Particularly in North Africa, Egypt, Sudan, the countries around the Persian Gulf, and Yemen, Muslim women also take part in spirit possession and healing cults, most commonly referred to as zar. Ritual masters, who are often women, try by means of trance and dance to pacify the spirits that have afflicted the women who consult them. They are sometimes also consulted by Christian women. By claiming to be possessed by a malevolent spirit, women can overstep the boundaries of acceptable behavior and demand, in the name of the spirit, concessions from their husbands.


Women may also become members of Sufi orders. Especially in North Africa, Turkey, and Pakistan the zikr (remembrance of God) includes ecstatic chanting, dancing, and drumming. These rituals are sometimes connected to a healing cult.


In addition to their religious importance, rituals serve to gain merit for a woman in the next world and to secure the well-being of women and their family membersliving as well as deceased. The women sometimes perform the ritual in the name of a male relative or a child, acting as representatives to the supernatural. In all Middle Eastern religious communities, women have played a central role as preservers and transmitters of faith. Further, at collective rituals, women can establish emotional and supportive bonds with others not family members. For traditional women, these rituals often represent the only socially accepted activity outside the house. Excluded from the male religious hierarchy, women find in rituals the possibility of acting as religious experts, thereby gaining esteem, income, and mobility.


Women have developed a great variety of rituals, which differ from country to country and change with historical circumstances. Some are performed by women as well as men, others exclude men. Urban women generally have developed a richer religious life than village and nomad women. Popular rituals are the sphere in which the boundaries between the different religions are most fluid. Zoroastrian women display sofreh like Shiʿa women, and in Egypt and Lebanon Muslim women may in times of crisis visit a church or consult a priest. Many women's religious rituals have an ambiguous status and are dismissed by the religious orthodoxy. In Saudi Arabia under the Wahhabis, most Muslim women's rituals have been forbidden. In Soviet Central Asia, women's domestic rituals played an important role in the survival of religious beliefs. With increasing literacy and access to religious learning, women have begun to renegotiate their role within the religious tradition and their activities have become more visible. At the same time Muslim women's less orthodox traditional rituals have become a point of attack by Islamic revivalists, male as well as female, who regard them as superstition.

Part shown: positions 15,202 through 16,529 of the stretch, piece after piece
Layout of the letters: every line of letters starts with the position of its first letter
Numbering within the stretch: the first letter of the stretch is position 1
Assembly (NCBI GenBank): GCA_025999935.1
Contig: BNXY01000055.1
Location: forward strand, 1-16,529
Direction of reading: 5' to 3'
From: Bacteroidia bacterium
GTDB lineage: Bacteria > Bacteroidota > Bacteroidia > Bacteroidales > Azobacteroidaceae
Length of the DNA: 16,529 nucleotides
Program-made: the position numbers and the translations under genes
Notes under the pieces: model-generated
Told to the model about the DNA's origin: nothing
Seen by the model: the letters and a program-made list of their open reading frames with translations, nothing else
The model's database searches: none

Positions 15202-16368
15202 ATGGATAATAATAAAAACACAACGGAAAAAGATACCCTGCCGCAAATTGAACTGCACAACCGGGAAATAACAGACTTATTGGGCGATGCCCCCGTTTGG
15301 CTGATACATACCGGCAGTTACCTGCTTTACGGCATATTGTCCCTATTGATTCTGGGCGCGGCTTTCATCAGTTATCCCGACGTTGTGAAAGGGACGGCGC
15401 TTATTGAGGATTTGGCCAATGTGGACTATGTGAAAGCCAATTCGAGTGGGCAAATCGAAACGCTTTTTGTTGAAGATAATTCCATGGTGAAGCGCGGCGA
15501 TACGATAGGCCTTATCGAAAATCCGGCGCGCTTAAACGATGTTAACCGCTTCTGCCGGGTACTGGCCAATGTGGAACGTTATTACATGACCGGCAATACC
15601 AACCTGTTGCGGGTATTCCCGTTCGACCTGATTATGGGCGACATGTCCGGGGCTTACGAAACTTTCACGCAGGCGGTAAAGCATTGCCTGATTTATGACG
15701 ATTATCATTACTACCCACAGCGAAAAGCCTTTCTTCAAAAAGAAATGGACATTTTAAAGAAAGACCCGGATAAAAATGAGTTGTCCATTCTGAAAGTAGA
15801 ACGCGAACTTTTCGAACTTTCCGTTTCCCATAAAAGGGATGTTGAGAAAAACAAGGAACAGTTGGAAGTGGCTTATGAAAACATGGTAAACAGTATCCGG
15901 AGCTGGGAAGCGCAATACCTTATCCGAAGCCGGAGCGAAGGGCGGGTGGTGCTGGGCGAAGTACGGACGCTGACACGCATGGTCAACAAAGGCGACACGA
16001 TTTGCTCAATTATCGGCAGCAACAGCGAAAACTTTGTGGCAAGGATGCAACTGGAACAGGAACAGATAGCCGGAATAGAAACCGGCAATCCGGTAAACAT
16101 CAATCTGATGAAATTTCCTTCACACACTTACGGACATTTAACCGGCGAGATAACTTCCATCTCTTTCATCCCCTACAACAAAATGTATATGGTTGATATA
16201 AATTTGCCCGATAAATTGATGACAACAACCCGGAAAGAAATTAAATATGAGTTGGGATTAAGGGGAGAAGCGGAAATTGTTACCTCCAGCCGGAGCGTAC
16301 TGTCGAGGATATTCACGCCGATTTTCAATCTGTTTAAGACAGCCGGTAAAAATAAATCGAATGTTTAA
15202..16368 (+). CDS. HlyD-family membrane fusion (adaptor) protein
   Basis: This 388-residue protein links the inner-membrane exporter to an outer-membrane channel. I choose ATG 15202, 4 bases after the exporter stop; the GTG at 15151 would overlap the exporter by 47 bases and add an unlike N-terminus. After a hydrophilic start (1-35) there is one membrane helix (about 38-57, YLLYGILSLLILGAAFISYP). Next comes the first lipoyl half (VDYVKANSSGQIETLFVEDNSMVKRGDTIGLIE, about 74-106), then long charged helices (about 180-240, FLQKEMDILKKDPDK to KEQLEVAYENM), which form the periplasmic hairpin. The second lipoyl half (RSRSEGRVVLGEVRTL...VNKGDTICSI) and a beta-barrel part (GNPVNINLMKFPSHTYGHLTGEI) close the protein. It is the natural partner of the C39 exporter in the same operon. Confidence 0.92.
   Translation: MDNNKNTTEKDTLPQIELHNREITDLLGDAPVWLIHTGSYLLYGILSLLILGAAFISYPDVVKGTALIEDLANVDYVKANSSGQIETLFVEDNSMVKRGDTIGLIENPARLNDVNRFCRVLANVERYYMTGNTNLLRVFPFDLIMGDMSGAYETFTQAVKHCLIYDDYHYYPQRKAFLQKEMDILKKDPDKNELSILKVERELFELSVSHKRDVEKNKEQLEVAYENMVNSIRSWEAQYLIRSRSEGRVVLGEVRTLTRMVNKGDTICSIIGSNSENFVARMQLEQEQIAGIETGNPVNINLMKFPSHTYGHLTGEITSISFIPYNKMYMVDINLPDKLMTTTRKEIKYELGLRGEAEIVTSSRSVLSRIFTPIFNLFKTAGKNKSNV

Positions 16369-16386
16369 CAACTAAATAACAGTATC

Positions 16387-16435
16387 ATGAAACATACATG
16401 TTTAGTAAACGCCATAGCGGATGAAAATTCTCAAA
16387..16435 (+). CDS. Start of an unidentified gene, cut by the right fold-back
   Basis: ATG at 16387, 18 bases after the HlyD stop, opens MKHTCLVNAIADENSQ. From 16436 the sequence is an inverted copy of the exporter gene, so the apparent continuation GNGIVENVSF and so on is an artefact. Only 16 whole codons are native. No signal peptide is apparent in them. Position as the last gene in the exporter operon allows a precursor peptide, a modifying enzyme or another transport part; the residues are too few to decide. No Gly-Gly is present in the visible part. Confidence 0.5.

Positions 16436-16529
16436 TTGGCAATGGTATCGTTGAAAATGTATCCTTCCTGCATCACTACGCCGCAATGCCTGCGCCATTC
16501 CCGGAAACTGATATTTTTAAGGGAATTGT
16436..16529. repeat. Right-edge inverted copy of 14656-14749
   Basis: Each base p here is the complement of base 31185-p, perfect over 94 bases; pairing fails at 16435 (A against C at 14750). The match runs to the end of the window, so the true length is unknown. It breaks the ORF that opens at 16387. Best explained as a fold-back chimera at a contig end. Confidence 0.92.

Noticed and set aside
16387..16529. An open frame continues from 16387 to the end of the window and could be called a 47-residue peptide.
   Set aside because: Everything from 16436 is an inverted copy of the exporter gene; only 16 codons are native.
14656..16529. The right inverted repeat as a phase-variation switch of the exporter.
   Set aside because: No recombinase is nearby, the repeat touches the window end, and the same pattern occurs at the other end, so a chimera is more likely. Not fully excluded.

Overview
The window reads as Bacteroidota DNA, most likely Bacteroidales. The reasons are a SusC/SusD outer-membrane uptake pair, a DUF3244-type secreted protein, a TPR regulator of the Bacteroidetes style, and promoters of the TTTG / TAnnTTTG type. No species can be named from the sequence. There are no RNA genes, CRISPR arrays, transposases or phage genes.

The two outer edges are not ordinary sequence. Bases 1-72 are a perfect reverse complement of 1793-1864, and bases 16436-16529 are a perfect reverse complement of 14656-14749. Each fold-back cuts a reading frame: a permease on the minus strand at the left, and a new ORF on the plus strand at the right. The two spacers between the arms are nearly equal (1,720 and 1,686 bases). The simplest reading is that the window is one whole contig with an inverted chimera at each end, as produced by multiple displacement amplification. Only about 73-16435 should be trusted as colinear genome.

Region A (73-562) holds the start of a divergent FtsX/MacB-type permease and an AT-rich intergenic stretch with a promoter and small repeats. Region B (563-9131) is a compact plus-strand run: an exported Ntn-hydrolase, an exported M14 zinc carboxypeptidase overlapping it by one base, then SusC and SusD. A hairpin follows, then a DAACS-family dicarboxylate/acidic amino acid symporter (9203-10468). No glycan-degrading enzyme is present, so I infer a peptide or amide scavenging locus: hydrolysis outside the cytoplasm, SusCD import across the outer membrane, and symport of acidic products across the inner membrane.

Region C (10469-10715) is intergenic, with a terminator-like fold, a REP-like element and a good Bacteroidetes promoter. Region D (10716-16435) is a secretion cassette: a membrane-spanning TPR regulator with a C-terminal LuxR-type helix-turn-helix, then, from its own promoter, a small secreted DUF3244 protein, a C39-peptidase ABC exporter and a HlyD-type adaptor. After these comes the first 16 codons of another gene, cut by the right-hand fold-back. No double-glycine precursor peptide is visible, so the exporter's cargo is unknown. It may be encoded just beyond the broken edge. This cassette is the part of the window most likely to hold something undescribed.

see also gender: gender and education; marabout; muwahhidun; sufism and the sufi orders.


Bibliography

Beck, Lois. "The Religious Lives of Muslim Women." In Women in Contemporary Muslim Societies, edited by Jane Smith. Lewisburg, PA: Bucknell University Press; London: Associated University Press, 1980.

Doumato, Eleanor Abdella. Getting God's Ear: Women, Islam, and Healing in Saudi Arabia and the Gulf. New York: Columbia University Press, 2000.

Fernea, R. and Fernea, E. "Variations in Religious Observances among Islamic Women." In Women in the Muslim World, edited by Lois Beck and Nikki Keddie. Cambridge, MA: Harvard University Press, 1978.

Hegland, Mary E. "Gender and Religion in the Middle East and South Asia: Women's Voices Rising." In Social History of Women and Gender in the Modern Middle East, edited by Margaret L. Meriwether and Judith E. Tucker. Boulder, CO: Westview Press, 1999.

Mazumdar, Shampa, and Mazumdar, Sanjoy. "Ritual Lives of Muslim Women: Agency in Everyday Life." Journal of Ritual Studies 13, no. 2 (1999): 5870

Sered, Susan Starr. Women as Ritual Experts: The Religious Lives of Elderly Jewish Women in Jerusalem. New York and Oxford, U.K.: Oxford University Press, 1992